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Boycott is over? Participative trends in Gulf’s Muslim Brotherhood

In the Arab Gulf region, contemporary although different trends in government-opposition dialectic have been surfacing. Broadly looking at state-society relations, Kuwait, Jordan and Bahrain are representative case-studies to identify and compare paths of political moderation or exclusion in an age of regional instability. All these countries will held parliamentary elections by two years.

In Kuwait, candidates belonging to the Islamic Constitutional Movement (ICM, also known as al-Harakat al-Dusturia al-Islamiya, HADAS) will run for the 2017 parliamentary elections. The Muslim Brotherhood-linked movement (even though no more formally affiliated with the international Brotherhood organization) boycotted last elections in 2012 and 2013 to criticize the electoral law, as many Salafi groups did as well.

In Jordan, the Muslim Brotherhood has been experiencing a “crisis of political identity” still unsolved and it often opted in the past for the electoral boycott, as occurred in 2010 and 2013. Notwithstanding rising intra-Ikhwan fragmentation, all the parties who claim for the Muslim Brotherhood’s legacy (the Islamic Action Front proceeding from the original movement funded in 1942, the Society registered in 2015 and the reformist initiative Zamzam) will take part to the legislative elections scheduled the 20th of September, although limited change is expected from the consultation.

In Bahrain, the main Shia political society, al-Wefaq, was dissolved on July 2016 by an administrative judicial act, under the accusation of “violating the law” (with regard to the new amendments to the Political Societies Law, banning the mix of politics and religion) and “favouring terrorism”. Few months ago, al-Wefaq’s activities were suspended, the funds freezed and its leader, shaykh Ali Salman, was condemned to nine years of jail, charged with plot and sedition. Moreover, Bahrain revoked the citizenship to ayatollah Issa Qassem, al-Wefaq’s spiritual guide.

The Shia factor and the Saudi influence are decisive to frame government-opposition relations in Bahrain, pending the 2018 parliamentary elections: differently from the United Arab Emirates’ crackdown on the Ikhwan, the Bahraini Muslim Brotherhood’s political wing (al-Minbar) and the Salafi society al-Asala are instead precious allies of the al-Khalifa ruling dynasty in order to balance Shia’s strength among middle-class professionals. Interestingly, al-Wefaq’s political decline has started with the boycott choice.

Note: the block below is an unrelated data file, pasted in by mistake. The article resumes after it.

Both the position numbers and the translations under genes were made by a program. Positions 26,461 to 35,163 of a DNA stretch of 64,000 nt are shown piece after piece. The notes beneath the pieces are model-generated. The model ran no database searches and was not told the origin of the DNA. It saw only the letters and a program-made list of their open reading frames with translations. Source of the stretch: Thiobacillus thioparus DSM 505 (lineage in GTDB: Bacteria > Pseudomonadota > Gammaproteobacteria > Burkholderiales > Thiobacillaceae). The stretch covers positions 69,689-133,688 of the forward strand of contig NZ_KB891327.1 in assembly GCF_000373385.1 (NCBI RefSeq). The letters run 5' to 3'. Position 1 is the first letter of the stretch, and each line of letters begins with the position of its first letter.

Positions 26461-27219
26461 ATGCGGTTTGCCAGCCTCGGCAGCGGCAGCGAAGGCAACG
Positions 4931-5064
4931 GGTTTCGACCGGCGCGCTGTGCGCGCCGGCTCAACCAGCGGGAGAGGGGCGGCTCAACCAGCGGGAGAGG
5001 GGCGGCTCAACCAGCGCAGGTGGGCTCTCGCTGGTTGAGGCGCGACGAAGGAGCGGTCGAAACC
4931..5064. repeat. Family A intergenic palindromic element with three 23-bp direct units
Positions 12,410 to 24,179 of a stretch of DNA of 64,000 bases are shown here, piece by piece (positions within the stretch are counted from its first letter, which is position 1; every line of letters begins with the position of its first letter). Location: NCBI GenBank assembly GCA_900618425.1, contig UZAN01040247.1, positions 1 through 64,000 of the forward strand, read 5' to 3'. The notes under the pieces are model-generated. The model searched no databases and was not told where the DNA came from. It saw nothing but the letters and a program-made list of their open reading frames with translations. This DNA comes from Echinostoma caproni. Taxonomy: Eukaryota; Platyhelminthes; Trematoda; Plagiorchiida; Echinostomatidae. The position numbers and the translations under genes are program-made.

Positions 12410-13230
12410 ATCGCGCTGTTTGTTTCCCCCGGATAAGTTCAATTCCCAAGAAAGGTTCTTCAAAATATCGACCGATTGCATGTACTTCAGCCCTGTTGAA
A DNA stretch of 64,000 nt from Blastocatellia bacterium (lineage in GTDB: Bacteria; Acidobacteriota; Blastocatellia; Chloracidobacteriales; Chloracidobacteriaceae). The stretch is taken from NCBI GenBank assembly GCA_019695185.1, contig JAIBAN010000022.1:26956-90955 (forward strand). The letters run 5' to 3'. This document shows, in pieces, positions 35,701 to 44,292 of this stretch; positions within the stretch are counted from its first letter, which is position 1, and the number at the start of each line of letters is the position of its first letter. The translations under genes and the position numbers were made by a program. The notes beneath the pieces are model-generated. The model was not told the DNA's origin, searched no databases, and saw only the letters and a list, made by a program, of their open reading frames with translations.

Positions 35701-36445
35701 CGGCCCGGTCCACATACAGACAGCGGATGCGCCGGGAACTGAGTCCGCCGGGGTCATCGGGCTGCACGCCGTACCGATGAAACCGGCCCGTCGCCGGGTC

After the 2011 uprising, al-Wefaq decided to withdraw from the Parliament and then to boycott both the 2012 and the 2014 elections: that political pronouncement put the Shia movement in a political cul-de-sac. From that moment on, the government rejected al-Wefaq as an interlocutor: refusing the existent rules of the game, the boycott had placed the group out of the system. At the same time, the youth street-mobilisation movement snubbed hypothetical coalitions with Ali Salman’s political society, seen as too much compromised, for past dialogue attempts, with the ruling patronage system. In such a marginalized condition, more and more Shiites could embrace violent radicalization.

As underlined by some ICM’s members, the opposition’s absence from the parliament contributed to enhance mismanagements and corruption, fostering among citizens a sense of alienation with respect to the elected institutions. In the long period, the boycott strategy reinforces extra-parliamentary informal networks of power, so nullifying the already circumscribed role of political oppositions.

In the post-Mohammed Morsi era, the Gulf’s Muslim Brotherhood has chosen a local-based and “reform from within” path: this confirms a Gulf-rooted tradition of pragmatic Islamism, open to “à-la-carte” coalitions with liberals and leftists.